A steadily paced and exhilarating espionage tale involving the threat of galactic war.


In this fifth installment of a sci-fi saga, a 47th-century intelligence agent spies on aliens who may have forged an alliance with a hostile race.

Sirius Kade of Earth Intelligence Services is enjoying his vacation with his girlfriend, Marie, notwithstanding an assassination attempt. The likely culprit behind that effort is Manning Thurlow Ransford III, who chairs a corporation funding the Separatist Movement. The group’s objective is to turn Earth’s colonies into “criminal fiefdoms.” Kade’s EIS controller, Lena Voss, calls him in for a mission, an unusual request from Tau Cetins, an “Observer civilization.” While they’re the nominal leaders overseeing a galactic treaty, they rarely intervene. Fearing a second war instigated by a race known as the Intruders, the Tau Cetins enlist Kade to keep an eye on the Xil, who may be in league with the aggressors. Kade, co-pilot Jase Logan, and engineer Izin Nilva Kren board the Silver Lining and trail a Xil envoy to the planet Valhalla. The trio helps a religious colony fend off attackers, including human Separatists, who are apparently getting chummy with Xils. Kade’s assignment takes him to other planets and star systems, where he encounters various civilizations and races and sets out to foil the Intruders’ secret, diabolical agenda. Though there are instances of blistering action, Renneberg’s (The Mothersea, 2016, etc.) novel is primarily a bracing espionage story. Someone tries both framing Kade for a crime and hacking the Silver Lining, while trust is scarce; even Marie, according to Lena, is a Separatist sympathizer. The futuristic backdrop is profuse: Humanity is in the midst of an interstellar civil war and a second probationary period to join the Galactic Forum. But readers will recognize the problems facing many of the arresting characters in the author’s densely plotted epic. Izin, for example, endures mistrust from others simply for being a tamph, amphibious “cousins” to the feared Intruders. Likewise, Renneberg aptly portrays strikingly different worlds: “Before me lay a vast, semi-arid savannah stretching to the horizon beneath a fierce white sun.”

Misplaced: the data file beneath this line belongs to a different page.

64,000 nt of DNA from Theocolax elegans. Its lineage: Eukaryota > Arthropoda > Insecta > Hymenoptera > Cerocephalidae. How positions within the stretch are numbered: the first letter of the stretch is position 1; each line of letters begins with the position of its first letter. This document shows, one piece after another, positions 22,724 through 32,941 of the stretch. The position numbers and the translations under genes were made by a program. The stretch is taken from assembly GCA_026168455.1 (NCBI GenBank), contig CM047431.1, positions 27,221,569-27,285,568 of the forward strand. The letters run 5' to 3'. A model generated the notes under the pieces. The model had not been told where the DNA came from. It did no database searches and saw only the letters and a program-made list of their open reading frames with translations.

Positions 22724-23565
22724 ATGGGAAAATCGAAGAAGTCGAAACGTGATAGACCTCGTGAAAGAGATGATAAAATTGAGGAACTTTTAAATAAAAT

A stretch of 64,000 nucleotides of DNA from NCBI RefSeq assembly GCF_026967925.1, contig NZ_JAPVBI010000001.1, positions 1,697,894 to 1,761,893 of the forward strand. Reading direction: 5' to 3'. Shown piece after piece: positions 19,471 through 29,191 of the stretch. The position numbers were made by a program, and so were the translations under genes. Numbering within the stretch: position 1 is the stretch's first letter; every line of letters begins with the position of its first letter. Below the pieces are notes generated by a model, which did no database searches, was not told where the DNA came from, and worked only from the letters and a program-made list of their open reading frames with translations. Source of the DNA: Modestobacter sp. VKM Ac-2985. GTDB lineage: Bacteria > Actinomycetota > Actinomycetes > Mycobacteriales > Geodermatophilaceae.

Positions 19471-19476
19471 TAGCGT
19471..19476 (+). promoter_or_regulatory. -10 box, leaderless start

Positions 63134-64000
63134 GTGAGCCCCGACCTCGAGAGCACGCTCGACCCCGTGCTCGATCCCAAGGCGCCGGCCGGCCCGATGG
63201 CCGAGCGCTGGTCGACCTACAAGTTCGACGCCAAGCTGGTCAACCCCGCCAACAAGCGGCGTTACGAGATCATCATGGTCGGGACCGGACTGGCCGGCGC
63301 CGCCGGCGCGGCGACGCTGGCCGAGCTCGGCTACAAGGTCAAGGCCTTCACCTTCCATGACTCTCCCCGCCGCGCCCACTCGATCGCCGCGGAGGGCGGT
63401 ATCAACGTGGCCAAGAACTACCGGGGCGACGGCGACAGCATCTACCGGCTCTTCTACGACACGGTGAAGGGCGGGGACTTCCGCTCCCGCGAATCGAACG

A steadily paced and exhilarating espionage tale involving the threat of galactic war.

Pub Date: Jan. 15, 2018

ISBN: 978-0-9941840-5-4

Page Count: 442

Publisher: CreateSpace

Review Posted Online: Jan. 18, 2018

Kirkus Reviews Issue: Feb. 15, 2018

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The phrase “tour de force” could have been invented for this audacious novel.

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Four men who meet as college roommates move to New York and spend the next three decades gaining renown in their professions—as an architect, painter, actor and lawyer—and struggling with demons in their intertwined personal lives.